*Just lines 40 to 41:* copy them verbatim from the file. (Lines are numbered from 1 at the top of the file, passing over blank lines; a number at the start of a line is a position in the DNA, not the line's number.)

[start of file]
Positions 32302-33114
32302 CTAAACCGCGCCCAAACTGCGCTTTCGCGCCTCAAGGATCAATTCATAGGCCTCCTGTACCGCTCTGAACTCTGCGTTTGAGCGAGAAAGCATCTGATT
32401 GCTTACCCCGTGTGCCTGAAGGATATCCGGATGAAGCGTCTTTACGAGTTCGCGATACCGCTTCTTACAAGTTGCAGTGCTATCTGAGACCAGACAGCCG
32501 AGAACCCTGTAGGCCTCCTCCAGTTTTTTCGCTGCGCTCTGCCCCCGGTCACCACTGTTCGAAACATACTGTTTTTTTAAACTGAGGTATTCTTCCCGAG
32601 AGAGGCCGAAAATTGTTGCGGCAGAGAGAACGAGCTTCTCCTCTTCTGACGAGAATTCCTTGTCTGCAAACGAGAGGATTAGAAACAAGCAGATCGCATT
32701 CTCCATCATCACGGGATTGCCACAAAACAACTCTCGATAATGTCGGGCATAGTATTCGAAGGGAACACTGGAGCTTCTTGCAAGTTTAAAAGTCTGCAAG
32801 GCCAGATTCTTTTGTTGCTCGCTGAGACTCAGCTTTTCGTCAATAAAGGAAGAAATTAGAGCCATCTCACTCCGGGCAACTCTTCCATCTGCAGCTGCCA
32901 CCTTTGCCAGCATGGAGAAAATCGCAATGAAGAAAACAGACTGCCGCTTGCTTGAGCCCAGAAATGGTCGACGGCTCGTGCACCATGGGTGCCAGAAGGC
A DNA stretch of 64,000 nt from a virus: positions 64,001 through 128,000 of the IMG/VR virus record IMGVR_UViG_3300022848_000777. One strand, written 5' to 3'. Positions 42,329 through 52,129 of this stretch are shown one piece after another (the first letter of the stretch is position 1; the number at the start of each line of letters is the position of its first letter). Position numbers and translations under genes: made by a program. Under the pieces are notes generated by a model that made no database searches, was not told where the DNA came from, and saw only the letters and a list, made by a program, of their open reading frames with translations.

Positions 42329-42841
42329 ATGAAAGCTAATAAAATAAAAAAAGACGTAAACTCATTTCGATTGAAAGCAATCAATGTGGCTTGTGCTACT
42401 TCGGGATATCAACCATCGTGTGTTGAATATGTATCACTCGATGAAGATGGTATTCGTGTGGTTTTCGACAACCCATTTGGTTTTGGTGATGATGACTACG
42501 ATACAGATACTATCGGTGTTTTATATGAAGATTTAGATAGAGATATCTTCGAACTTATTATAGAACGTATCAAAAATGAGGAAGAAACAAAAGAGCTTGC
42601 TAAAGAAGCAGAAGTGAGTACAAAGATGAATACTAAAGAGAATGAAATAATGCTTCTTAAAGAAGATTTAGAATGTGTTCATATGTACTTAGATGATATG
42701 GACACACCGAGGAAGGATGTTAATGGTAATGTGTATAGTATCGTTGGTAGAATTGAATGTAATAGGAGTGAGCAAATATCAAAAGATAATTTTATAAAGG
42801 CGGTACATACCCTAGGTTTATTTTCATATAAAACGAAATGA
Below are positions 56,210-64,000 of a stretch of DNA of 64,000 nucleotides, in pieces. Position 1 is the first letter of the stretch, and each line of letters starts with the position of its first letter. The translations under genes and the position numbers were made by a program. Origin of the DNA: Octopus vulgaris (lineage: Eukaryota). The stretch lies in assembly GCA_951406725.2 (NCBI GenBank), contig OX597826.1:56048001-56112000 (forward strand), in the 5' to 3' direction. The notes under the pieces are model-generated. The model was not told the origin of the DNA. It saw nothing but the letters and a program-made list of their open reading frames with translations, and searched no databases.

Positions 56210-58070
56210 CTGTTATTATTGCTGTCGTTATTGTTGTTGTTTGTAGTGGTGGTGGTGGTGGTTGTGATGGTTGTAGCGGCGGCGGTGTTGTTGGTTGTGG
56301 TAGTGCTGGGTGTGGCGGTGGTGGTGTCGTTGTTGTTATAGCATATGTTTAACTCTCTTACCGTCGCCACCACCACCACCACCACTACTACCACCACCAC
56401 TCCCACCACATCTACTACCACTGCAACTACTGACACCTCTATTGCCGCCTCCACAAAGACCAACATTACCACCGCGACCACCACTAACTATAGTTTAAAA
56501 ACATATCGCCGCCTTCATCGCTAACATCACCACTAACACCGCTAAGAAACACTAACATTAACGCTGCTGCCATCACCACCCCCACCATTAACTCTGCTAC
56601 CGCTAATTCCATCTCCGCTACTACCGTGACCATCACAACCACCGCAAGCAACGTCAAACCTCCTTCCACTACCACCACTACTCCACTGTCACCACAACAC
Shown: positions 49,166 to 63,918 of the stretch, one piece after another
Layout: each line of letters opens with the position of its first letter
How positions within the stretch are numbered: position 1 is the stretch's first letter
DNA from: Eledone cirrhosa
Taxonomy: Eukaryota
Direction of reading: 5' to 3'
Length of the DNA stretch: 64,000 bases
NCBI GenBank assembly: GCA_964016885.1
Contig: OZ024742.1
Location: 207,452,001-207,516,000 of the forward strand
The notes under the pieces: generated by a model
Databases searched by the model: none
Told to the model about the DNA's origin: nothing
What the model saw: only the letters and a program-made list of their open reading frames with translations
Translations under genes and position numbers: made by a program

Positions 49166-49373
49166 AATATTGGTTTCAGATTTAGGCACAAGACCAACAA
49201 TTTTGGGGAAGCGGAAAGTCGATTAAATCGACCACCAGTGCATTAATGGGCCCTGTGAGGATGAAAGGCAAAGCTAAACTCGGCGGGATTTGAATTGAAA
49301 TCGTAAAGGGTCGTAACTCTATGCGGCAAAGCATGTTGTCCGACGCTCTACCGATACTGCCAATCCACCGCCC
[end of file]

49166 AATATTGGTTTCAGATTTAGGCACAAGACCAACAA
49201 TTTTGGGGAAGCGGAAAGTCGATTAAATCGACCACCAGTGCATTAATGGGCCCTGTGAGGATGAAAGGCAAAGCTAAACTCGGCGGGATTTGAATTGAAA